IG: Interesting that you’ve banned the term ‘non fee earner’. Is that something that you think is becoming a more standard practice in the industry? Do you feel that that distinction between what I’ve just said is ‘non Fee earner’ and partners is starting to be eroded somewhat?
TS: Yeah I think it is. It goes hand-in-hand with the fact that Business Services professionals across all functions, whether that’s HR, BD, Marketing, Finance, Technology, Knowledge or Whatever, they are having to be able to articulate the value they bring to the firm. They’re doing a lot better now and that’s what the return on investment is being articulated well within the firm. And consequently, lawyers partners are recognising that they are actually adding to their ability to go and generate more business and fee earn themselves better.
IG: That certainly chimes in with what you said earlier about seeing an uptick in BD roles and I assume that also applies to marketing as well. It seems that a lot of the firms we speak to now are recognising marketing in a way that they hadn’t before. It is no longer something that is an annoyance or an inconvenience to the lawyers and actually they see the benefit of being able to expand their network, bring in new business and new matters.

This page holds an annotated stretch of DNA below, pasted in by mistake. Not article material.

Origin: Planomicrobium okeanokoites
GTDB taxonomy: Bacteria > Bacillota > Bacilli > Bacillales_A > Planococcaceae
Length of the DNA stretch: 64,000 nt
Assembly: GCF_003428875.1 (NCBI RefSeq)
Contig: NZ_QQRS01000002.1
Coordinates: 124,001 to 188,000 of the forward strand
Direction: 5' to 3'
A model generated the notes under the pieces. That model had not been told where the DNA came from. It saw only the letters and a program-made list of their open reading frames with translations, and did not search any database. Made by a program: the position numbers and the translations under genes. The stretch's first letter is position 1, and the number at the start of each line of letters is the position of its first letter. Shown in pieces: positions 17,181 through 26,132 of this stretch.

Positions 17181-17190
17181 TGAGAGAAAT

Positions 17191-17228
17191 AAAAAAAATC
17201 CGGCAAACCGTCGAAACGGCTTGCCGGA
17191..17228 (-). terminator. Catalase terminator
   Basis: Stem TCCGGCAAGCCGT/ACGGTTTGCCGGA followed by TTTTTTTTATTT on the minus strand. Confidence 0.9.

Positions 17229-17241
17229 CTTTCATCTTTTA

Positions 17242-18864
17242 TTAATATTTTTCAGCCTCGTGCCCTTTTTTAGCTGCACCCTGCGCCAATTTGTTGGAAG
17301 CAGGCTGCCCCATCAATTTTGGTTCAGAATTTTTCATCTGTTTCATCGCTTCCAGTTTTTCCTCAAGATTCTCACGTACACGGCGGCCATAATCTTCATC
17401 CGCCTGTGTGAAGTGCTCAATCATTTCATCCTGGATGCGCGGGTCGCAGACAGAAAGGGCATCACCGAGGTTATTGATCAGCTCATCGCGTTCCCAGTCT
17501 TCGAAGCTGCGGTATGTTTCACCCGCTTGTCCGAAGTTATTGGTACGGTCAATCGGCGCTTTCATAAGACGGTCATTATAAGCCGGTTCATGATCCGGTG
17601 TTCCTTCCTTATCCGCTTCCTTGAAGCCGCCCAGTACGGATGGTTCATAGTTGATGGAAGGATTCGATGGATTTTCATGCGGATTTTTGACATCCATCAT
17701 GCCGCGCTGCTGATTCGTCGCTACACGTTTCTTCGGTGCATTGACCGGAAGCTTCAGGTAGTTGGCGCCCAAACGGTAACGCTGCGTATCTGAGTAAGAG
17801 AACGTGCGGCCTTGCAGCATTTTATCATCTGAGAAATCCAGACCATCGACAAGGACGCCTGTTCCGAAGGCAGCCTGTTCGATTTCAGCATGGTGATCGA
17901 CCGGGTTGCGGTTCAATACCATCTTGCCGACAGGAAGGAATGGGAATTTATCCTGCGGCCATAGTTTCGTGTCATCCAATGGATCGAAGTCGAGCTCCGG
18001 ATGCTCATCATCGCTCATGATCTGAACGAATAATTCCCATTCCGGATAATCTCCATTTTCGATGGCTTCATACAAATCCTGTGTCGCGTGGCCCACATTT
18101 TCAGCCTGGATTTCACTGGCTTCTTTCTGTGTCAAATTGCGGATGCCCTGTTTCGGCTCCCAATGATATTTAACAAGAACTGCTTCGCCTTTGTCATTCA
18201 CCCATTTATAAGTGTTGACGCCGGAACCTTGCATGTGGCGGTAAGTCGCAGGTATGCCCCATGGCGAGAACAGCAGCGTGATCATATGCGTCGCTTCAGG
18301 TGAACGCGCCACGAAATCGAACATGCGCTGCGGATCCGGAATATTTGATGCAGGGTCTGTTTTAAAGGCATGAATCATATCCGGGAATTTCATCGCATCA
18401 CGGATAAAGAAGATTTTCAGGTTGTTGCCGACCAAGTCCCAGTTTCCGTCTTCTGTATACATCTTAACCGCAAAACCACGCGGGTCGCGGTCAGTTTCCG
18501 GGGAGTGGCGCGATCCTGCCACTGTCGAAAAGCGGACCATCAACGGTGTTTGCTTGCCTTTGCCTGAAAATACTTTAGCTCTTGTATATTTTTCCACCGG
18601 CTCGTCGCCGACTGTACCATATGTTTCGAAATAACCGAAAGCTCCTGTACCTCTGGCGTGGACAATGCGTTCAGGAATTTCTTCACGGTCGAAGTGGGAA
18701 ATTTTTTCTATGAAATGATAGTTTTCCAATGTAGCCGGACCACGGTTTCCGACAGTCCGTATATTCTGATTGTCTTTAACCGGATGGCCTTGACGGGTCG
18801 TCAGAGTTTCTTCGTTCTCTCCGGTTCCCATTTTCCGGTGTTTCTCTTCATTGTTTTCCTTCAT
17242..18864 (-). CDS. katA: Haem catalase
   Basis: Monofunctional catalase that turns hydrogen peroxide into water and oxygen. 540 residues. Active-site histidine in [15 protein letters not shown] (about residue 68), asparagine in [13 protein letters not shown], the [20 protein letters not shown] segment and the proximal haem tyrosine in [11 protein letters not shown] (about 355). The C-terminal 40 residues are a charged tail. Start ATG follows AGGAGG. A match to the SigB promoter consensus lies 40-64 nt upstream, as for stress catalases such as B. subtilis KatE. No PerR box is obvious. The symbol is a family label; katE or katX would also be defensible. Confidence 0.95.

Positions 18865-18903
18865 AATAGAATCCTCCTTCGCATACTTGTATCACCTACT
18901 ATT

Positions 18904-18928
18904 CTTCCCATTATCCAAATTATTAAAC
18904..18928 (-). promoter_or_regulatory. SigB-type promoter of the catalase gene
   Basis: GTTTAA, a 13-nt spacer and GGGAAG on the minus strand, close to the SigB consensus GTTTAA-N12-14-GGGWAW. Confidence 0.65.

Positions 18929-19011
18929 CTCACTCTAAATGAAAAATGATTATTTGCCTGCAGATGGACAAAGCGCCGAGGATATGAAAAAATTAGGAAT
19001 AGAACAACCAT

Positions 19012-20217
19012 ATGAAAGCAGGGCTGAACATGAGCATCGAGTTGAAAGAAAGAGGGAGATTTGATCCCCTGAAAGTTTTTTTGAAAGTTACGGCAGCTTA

TS: Yeah, I think that’s absolutely right. There’s been a huge investment in marketing. I should also add that I my personal view is that the marketing and BD director role in a law firm is the hardest one actually to do because most lawyers think they great media marketing and not that many think they’re great at HR or finance, or technology etc. But there’s been a big investment in things like client relationship management, in digital marketing, in brand development in thought leadership. There are experts being brought into to work on those areas and consequently many BD and marketing functions have grown quite significantly as a consequence of that.